My next meal from LA Vegan was delivered to my home for free (well...free with a $12 minimum order) and this meal was healthy! I ordered one of their dinner specials: Lentil loaf with steamed vegetables and brown rice ($8.95). The lentil loaf tastes much better than it looks - it is savory and a bit sweet from the onions and bell peppers mixed in. It came with a vegan aioli which I dipped the vegetables in.
I couldn't resist ordering something fried (and I had to reach that $12 minimum), so I ordered some vegetable dumplings ($4.95). They were enjoyable and satisfied my ever-present meat/fat/salt cravings...along with a glass of Galician Albarino and the meal was perfect.
4507 S Centinela Ave
Los Angeles, CA 90066
Tuesday, August 12, 2008
I wish this restaurant were in Los Angeles. Unfortunately, it is in Cadiz instead. Balandro sits right across the street from the ocean in the old town section of Cadiz. They have a dining room, but most everyone (including us) sits around the large bar for drinks and small plates. Balandro offers mostly contemporary food with Spanish influence. We enjoyed dishes like veal with caramelized onions and Pedro Ximenez sauce, mille-feuille stuffed with chicken, porcini-filled raviloi in a seafood sauce (and they were really cheap! All of the dishes pictured here were around 5-8 Euro!). We dined here three times on this trip.
Along with a small selection of Spanish wines, we also enjoyed the Spanish summer drink, tinto de verana, red wine with Sprite, which is the perfect warm afternoon beverage. A little sweet, a little alcohol, and very refreshing.
If you ever visit Cadiz, please make a visit to Balandro. It is very popular among the locals, so you may find yourself scoping out the diners, trying to figure out who will leave fist, and stake out a position next to them so the seat will be yours, but it is well worth the wait.
Alameda Apodaca, 22
956 220 992
Wednesday, August 06, 2008
When a friend generously offered to take me to lunch, I quickly choose the new and highly anticipated Anisette Brasserie. Anisette Brasserie is really stunning restaurant. High, tin-tiled ceilings, tile floors, and a long bar with oysters and spirits on display, it is really beautiful, and enjoyable to look at. Having never been to Paris, it is what I imagine the best brasseries must look like. Overall, the food was mostly good, the service friendly, but very rushed and unorganized.
We started our lunch off with a selection of oysters. Always a perfect start to a meal - cold, bright, saltly and light. Just enough to stimulate the senses.
Then on to the beef tartare. I usually love my raw meats, but this one was doused in mustard, which was really all we could taste, which covered up the delicate beef flavor.
The roasted beet and goat cheese salad was a nice combination of flavors, but way too much cheese to be palatable. An entire round of a brie style goat cheese was just too much on the stomach.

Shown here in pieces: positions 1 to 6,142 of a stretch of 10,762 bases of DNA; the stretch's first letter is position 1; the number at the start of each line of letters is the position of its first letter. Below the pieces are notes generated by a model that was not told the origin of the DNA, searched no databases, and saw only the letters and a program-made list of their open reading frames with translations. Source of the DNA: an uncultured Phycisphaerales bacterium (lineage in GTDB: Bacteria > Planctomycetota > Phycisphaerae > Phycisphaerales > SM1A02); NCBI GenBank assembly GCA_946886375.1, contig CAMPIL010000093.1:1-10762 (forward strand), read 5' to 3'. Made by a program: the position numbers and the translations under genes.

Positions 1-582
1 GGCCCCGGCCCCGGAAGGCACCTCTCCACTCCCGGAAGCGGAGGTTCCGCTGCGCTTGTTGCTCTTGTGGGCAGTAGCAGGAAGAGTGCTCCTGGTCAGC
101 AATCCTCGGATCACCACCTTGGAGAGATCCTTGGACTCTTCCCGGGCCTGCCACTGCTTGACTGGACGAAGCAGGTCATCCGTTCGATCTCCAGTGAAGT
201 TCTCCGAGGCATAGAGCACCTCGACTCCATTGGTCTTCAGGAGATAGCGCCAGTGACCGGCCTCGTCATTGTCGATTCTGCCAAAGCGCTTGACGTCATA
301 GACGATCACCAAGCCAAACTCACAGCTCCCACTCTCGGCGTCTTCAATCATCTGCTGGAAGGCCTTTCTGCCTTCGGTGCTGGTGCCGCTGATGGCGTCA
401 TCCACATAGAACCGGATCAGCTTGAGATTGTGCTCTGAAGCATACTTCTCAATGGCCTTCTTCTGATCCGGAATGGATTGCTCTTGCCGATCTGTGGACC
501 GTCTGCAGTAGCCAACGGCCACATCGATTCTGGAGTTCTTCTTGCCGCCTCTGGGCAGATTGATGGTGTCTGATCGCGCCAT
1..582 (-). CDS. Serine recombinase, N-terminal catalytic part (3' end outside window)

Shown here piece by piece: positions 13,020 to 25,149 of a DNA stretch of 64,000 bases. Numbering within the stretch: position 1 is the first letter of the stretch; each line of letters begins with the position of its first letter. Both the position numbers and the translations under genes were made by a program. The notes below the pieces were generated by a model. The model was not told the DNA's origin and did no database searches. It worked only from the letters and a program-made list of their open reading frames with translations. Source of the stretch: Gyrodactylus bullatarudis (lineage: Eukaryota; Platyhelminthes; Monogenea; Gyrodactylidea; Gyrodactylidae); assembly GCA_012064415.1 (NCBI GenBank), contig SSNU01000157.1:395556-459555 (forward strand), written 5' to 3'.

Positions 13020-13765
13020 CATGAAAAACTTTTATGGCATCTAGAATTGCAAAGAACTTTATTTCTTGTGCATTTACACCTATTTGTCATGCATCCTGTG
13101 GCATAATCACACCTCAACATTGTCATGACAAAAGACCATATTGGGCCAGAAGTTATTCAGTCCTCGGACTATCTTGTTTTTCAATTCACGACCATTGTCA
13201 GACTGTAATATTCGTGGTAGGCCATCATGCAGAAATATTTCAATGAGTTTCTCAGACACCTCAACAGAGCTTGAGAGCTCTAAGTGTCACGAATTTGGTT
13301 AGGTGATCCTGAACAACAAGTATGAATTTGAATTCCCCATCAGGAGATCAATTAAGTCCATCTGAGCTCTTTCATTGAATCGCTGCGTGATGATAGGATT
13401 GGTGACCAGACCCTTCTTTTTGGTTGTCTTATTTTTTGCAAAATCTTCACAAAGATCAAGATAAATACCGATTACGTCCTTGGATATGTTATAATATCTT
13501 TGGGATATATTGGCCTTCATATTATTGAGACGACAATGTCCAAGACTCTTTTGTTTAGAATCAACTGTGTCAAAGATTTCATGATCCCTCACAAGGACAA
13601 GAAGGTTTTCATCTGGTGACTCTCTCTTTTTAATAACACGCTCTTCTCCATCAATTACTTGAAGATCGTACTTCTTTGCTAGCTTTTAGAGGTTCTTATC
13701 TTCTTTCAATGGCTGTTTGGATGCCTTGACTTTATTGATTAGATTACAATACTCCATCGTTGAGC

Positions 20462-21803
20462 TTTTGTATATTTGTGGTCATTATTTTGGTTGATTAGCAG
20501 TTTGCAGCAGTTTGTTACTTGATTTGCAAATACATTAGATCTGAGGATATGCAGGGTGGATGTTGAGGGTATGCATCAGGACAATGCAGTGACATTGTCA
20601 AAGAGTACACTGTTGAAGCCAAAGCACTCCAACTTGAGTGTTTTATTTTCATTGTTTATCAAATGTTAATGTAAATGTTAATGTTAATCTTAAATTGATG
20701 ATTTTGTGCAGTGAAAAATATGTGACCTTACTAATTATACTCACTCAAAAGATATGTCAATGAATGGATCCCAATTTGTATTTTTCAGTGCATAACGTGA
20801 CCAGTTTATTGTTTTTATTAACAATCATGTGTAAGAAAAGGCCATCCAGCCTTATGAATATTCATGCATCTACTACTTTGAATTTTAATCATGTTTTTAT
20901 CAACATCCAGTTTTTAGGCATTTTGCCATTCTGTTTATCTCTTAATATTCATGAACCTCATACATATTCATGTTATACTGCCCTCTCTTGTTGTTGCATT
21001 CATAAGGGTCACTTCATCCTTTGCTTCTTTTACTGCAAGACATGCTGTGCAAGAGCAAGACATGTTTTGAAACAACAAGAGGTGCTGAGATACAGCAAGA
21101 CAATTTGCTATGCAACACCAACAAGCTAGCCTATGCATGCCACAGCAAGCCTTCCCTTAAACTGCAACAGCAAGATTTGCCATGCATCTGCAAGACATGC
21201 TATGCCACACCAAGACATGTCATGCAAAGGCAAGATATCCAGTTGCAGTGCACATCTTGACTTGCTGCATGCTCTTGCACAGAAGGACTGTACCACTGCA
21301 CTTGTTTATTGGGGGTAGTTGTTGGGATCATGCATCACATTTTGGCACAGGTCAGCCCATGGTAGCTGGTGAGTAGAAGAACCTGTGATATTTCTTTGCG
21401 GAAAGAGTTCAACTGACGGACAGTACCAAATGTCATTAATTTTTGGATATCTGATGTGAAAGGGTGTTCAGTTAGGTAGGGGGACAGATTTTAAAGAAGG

My favorite dish of the meal was the French classic, croque monsieur. Fat, on fat. It is an open-faced sandwich with ham, cheese and bechamel, thrown under a broiler until nicely browned. You can't go wrong. Fat on fat, my fave. Well, actually, the servers did go wrong by bringing it to the table when we were still working on our appetizers of tartare and salad. I am always afraid of sending back food that has arrived too soon, for fear of it sitting under heat lamps in the kitchen, so we consolidated our plates, and gobbled down our appetizers to make room on the small table for the sandwich. We opted for frites with the sandwich, which were not the best ever. They tasted double-fried, just a bit to stale.
Brasserie Anisette was hopping. The place was packed for lunch, and reservations were a must. That afternoon we spotted chefs Josiah Citrin and Raphael Lunetta, as well as owner/chef Alain Girard making the rounds. I love the decor and some of the food. Next time I will just grab a seat a the bar, and have a drink and some apps. With the hurried, unorganized wait staff, forget about having a nice leisurely meal. Be sure to set the pace yourself: order your dishes one course at a time.
225 Santa Monica Blvd.
Santa Monica, CA 90401
Monday, August 04, 2008
In the south of Spain they serve this little delicacy called tortillita de camarones. They are thin, crispy fried pancakes with whole baby shrimp. I searched the web for recipes, some have flour, water, parsley, onions, paprika, teeny-tiny baby shrimp, and pleanty of olive oil to fry them in (some recipes call for chickpea flour, or a mixture of chickpea and regular flour). We had them twice on this trip: first in Cadiz, then at a well-known seafood restaurant in nearby El Puerto de Santa Maria called Romerijo. Look at those shrimp - they look as if they have been fossilized in amber! Ultra crisp, thin and pleasantly fishy, these are the favorite of my Gaditano and his family. Once I learn to speak Spanish, maybe his mother will share her recipe...
While you're at it, take a look at these fried chiperones (baby squid) from Romerijo...
Sunday, August 03, 2008
I just returned from a wonderful vacation to Spain. My Gaditano and I ate and drank our way through Andalucia: San Fernando, Cadiz, Jerez and Granada. Tapas, wine, seafood, tinto de verano, sherry, flamenco, jamon, chorizo, coffee, Fanta...and much more. Lets start with the churros we had for breakfast in Granada. Look at these! A plate of light, crispy churros, with chocolate to dip them in. Much better then the ones at Disneyland!